by Chris Robling
The newest spending outrage I have heard is this:
Congresspeople with clout are forcing development of an unneeded and unwanted alternate engine for the F-35.
Cost? $5 billion.
F-35 has an engine. It does not need an "alternate. Who agrees? George Bush and Barack Obama, for instance. Robert Gates (under Bush) and Robert Gates (under Obama). All three have tried to stop this to save the $5 billion, so this is not partisan. It is just the same old story: special interests with buddies in high Congressional places.
Secretary Geithner is expected to ask the Congress to increase the statutory debt limit of the United States. The current statutory debt limit was set on February 17, 2009 at $12.1 trillion. Since the new Congress was sworn in the United States has borrowed money or rolled over old debt in the following amounts:
January: $560.3 billion
February: $735.7 billion
March: $750.9 billion
April: $665.3 billion
May: $773.5 billion
June: $743.0 billion
July: $712.9 billion
August $780.3 billion
Through Sept. 8 $154.9 billion
Total: $5.9 trillion
Demand to lend the US Government money used to be strong with bids topping $7 for every dollar offered by the Treasury. But recently bids have dropped to $1.90 for every dollar up for auction, such as on July 29, 2009. At the current rate, the United States is borrowing $163.2 billion per week. Other countries have already experienced difficulty in borrowing money, specifically the United Kingdom on March 25, 2009 and Germany on January 7, 2009.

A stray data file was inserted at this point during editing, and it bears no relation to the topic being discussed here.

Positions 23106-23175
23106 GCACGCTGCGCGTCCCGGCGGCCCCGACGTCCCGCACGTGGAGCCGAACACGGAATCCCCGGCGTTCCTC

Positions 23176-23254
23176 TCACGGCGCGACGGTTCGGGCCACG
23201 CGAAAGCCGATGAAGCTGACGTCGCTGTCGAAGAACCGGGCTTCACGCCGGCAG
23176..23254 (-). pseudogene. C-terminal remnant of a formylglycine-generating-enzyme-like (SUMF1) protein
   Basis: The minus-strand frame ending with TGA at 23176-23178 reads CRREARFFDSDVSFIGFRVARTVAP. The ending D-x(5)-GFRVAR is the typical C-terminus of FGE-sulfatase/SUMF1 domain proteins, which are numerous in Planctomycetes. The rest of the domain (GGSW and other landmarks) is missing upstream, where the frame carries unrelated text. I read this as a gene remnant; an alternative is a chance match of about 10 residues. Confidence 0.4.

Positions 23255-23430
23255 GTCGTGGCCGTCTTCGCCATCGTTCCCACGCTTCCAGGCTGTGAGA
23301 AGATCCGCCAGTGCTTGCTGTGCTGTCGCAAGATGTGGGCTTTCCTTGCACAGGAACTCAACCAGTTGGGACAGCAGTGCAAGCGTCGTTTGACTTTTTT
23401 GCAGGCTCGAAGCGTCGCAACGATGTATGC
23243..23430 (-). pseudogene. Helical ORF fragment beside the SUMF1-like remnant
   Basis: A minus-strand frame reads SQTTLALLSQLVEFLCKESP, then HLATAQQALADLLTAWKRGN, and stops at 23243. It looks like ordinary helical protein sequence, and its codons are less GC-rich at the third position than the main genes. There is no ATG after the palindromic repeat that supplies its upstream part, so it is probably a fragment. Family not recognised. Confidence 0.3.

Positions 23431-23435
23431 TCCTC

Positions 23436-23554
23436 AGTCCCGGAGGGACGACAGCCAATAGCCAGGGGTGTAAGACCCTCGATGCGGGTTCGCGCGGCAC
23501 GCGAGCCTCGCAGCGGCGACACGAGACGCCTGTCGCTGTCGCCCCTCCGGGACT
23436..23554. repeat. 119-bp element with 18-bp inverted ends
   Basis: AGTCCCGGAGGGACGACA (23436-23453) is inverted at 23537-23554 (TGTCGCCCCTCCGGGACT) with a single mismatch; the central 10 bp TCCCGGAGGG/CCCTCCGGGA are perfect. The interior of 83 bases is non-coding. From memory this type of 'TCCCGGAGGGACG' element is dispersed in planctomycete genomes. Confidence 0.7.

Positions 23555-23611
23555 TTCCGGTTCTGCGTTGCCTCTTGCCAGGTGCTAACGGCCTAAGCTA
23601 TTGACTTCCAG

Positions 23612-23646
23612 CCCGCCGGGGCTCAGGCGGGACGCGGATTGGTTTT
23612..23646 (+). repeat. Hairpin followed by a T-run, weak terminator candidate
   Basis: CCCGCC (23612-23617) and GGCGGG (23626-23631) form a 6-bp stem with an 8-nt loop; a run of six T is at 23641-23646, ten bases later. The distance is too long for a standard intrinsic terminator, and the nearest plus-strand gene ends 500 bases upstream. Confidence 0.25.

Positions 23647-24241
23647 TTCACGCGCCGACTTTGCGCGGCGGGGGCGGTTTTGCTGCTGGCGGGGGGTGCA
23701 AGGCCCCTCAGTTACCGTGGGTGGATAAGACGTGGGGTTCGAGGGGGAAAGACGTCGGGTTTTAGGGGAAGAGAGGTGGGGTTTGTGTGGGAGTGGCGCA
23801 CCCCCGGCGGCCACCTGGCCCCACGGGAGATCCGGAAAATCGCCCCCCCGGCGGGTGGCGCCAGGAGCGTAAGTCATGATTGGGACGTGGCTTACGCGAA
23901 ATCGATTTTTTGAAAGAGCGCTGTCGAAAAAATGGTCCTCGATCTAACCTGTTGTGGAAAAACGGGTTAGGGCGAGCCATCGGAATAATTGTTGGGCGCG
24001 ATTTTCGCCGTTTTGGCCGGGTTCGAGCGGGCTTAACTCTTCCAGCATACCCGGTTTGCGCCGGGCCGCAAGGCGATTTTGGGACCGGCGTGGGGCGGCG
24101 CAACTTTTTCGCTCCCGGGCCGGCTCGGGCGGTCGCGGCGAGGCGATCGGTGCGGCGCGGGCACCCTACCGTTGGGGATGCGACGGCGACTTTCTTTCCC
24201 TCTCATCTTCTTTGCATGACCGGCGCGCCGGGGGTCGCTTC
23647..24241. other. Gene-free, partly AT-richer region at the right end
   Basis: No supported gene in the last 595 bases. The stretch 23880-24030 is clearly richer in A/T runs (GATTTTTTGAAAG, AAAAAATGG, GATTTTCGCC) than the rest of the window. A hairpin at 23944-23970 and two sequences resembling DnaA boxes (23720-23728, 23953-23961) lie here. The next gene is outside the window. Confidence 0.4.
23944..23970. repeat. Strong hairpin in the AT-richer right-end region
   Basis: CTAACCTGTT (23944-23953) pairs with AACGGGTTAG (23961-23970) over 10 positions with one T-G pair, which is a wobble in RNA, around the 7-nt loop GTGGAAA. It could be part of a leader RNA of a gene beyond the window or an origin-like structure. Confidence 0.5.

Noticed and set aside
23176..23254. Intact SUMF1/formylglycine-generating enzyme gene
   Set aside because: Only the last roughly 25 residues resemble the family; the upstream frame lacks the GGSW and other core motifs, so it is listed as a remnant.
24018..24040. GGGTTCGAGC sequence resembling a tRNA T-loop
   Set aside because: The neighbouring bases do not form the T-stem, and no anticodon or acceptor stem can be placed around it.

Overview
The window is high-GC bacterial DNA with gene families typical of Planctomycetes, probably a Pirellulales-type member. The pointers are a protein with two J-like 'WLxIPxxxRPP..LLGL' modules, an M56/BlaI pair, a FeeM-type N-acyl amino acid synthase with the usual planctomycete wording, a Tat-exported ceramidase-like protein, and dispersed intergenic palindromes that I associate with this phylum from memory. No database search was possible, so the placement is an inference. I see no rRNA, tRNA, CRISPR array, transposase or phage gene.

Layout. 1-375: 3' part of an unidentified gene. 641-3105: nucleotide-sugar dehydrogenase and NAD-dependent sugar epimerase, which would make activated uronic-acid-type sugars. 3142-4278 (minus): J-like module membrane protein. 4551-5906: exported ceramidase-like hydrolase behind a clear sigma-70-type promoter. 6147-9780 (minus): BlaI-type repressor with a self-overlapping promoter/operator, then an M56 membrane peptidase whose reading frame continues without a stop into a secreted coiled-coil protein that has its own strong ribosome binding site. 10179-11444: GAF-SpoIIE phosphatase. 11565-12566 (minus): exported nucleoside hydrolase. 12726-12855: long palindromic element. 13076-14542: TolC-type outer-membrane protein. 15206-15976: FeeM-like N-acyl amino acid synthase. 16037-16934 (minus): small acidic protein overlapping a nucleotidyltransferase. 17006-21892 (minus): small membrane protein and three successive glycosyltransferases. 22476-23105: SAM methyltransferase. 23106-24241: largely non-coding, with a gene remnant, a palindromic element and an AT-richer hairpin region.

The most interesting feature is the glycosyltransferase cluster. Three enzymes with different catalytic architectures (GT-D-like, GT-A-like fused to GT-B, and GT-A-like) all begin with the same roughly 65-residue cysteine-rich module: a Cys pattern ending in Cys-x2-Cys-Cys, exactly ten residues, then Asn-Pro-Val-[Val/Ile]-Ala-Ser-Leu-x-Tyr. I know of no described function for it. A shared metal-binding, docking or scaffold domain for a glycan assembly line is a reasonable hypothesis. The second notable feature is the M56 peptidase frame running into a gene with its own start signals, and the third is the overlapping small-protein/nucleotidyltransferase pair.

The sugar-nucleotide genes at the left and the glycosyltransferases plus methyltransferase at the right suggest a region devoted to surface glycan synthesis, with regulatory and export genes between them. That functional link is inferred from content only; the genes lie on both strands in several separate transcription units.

This record of borrowing was predictable after Congress passed the following legislation:
- $787 billion stimulus bill
- $410 billion omnibus bill
- House passage of a $22.9 billion Agriculture Appropriations bill (12% increase)
- $64.3 billion CJS appropriations bill (11% increase)
- $508 billion Defense appropriations bill (4% increase)
- $24.2 billion Financial Services appropriations bill (7% increase)
- $32.3 billion Interior appropriations bill (14% increase)
- $163.4 billion Labor HHS appropriations bill (7% increase)
- $76.5 billion Military Construction/VA appropriations bill (5% increase)
- $48.8 billion State-Foreign Operations appropriations bill (33% increase)
- $68.8 billion Transportation-HUD appropriations bill (25% increase)
- $33.3 billion Energy and Water appropriations bill (level funding)
- $42.4 billion Homeland Security appropriations bill (level funding)
In sum, since January 3 the House of Representatives has ordered the Treasury to spend $2.29 trillion.